S k i l l
Lesson 1 NUMERATION OF THE

One  1  Four  4  Seven  7  
Two  2  Five  5  Eight  8  
Three  3  Six  6  Nine  9 
Starting with Two, we say that each number is "one more" than the previous number. We say that we have "added one" to the previous number.
Thus Five is one more than Four. We have added one to Four to produce Five.
That is the first lesson in addition. It links the sequence of the names with their cardinality: how many.
So much for counting. Apart from that, each actual number is an autonomous whole. Your five fingers did not come about by adding one to four.
Tens. The name of the number one more than Nine is Ten: 10.
Ten is composed of ten Ones.
Its numeral is 1 followed by 0 (zero).
Let Ten now be the unit. On counting the Tens, here are their names and their numerals:
1 Ten  10  
2 Tens  are called Twenty  20  
3 Tens  are called Thirty  30  
4 Tens  are called Forty  40  
5 Tens  are called Fifty  50  
6 Tens  are called Sixty  60  
7 Tens  are called Seventy  70  
8 Tens  are called Eighty  80  
9 Tens  are called Ninety  90 
To form the numeral for each Ten, we followed each of the first nine numerals with a 0.
Numbers between two consecutive Tens. To compose the numbers between two consecutive Tens  between 30 and 40, for example  successively add the first nine numbers to the lower Ten. To write their numerals, successively replace the 0 of the lower Ten with the first nine numbers.
Here are the numbers between 30 and 40:
31  Thirtyone  (Which means: "One more than Thirty.")  
32  Thirtytwo  
33  Thirtythree  
34  Thirtyfour  
And so on. 
The numbers between 10 and 20, however, have unique names:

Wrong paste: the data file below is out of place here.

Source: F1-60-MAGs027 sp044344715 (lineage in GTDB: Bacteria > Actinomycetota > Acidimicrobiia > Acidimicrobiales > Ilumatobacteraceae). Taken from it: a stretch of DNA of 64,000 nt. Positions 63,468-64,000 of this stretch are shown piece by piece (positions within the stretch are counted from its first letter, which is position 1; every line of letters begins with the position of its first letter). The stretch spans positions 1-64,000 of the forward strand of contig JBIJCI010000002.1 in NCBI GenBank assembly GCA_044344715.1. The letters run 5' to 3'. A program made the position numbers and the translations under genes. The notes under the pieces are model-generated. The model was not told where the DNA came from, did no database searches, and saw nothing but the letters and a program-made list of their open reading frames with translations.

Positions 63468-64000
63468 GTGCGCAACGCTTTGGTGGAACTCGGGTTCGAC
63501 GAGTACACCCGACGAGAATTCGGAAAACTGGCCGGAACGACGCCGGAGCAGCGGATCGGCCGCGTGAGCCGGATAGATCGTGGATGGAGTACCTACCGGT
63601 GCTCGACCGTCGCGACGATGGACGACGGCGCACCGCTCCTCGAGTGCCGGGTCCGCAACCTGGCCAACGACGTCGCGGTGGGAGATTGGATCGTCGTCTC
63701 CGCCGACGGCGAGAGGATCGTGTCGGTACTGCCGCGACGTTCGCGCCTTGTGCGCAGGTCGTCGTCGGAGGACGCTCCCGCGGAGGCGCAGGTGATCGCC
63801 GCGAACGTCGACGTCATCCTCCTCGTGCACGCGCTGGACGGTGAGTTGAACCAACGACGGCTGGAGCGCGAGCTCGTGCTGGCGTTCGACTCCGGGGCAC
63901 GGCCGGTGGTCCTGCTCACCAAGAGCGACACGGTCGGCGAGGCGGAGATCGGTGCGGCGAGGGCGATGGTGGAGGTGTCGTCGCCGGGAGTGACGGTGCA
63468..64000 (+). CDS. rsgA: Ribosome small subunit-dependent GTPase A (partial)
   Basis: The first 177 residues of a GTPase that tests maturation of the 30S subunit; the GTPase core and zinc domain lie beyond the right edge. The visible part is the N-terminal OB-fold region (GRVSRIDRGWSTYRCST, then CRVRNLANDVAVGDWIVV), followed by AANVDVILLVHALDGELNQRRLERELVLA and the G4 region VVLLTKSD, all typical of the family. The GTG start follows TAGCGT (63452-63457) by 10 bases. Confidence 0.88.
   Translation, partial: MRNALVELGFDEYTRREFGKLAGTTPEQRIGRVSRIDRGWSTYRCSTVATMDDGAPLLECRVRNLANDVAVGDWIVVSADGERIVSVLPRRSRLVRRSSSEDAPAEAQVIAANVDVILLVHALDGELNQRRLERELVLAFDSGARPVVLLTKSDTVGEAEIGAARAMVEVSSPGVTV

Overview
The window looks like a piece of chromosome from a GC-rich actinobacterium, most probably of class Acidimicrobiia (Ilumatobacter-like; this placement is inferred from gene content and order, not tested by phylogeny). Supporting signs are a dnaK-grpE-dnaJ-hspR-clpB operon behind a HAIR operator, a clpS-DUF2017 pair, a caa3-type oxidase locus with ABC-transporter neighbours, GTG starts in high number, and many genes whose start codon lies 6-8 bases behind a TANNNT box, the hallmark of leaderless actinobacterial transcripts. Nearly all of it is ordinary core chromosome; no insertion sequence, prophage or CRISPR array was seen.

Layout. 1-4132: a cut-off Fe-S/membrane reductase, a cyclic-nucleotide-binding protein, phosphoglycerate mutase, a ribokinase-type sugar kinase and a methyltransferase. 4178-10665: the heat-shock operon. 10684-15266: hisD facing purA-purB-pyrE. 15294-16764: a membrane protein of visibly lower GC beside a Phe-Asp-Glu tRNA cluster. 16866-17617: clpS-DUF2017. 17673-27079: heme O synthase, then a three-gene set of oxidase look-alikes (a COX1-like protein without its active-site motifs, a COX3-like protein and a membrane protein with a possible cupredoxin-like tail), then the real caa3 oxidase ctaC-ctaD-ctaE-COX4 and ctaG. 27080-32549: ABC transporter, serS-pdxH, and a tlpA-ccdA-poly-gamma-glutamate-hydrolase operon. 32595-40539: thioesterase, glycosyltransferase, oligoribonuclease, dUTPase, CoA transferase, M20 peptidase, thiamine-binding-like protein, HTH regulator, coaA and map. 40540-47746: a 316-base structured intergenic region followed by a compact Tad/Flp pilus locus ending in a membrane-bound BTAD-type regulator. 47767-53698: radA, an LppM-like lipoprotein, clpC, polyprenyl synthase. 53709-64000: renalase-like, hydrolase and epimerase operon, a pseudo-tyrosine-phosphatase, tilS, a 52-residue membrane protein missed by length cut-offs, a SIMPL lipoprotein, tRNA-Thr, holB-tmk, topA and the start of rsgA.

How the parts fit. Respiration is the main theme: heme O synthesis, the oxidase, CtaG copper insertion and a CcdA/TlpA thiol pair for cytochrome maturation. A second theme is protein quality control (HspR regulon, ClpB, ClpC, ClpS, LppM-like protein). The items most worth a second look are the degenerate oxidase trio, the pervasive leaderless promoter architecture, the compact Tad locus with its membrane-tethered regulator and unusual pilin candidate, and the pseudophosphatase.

11  Eleven  
12  Twelve  
13  Thirteen  
14  Fourteen  
15  Fifteen  
And so on. 
We have now named the numbers 1 through 99, and constructed their numerals.
Hundreds. A collection of ten Tens form the number One Hundred. Its numeral is 100. Upon letting One Hundred be the unit, we count those Hundreds and name them as follows:
1 Hundred  100  
2 Hundreds  are called Two Hundred  200  
3 Hundreds  are called Three Hundred  300  
4 Hundreds  are called Four Hundred  400  
And so on. 
Numbers between two consecutive Hundreds. To compose the numbers between two consecutive Hundreds  between 300 and 400, for example  successively add the first ninetynine numbers to the lower Hundred. To write their numerals, successively replace the two 0's of the lower Hundred with the numerals of the first ninetynine numbers.
For example: Three Hundred One (301), Three Hundred Two (302), Three Hundred Three (303), . . . , Three Hundred Ninetyeight (398), Three Hundred Ninetynine (399).
In this way we name the numbers 100 through 999, and construct their numerals.
We have now then constructed the names and the numerals for all the numbers 1 through 999. In the next Lesson, we will see that to name any whole number, however large, it is sufficient to know the names through 999.
Also in the next Lesson we will analyze our system of numeration in terms of place value. And in Lesson 3, we will extend our system to decimals.
The student should begin mastering Elementary Addition and the Multiplication Table.
At this point, please "turn" the page and do some Problems.
or
Continue on to the next Lesson: The Powers of 10
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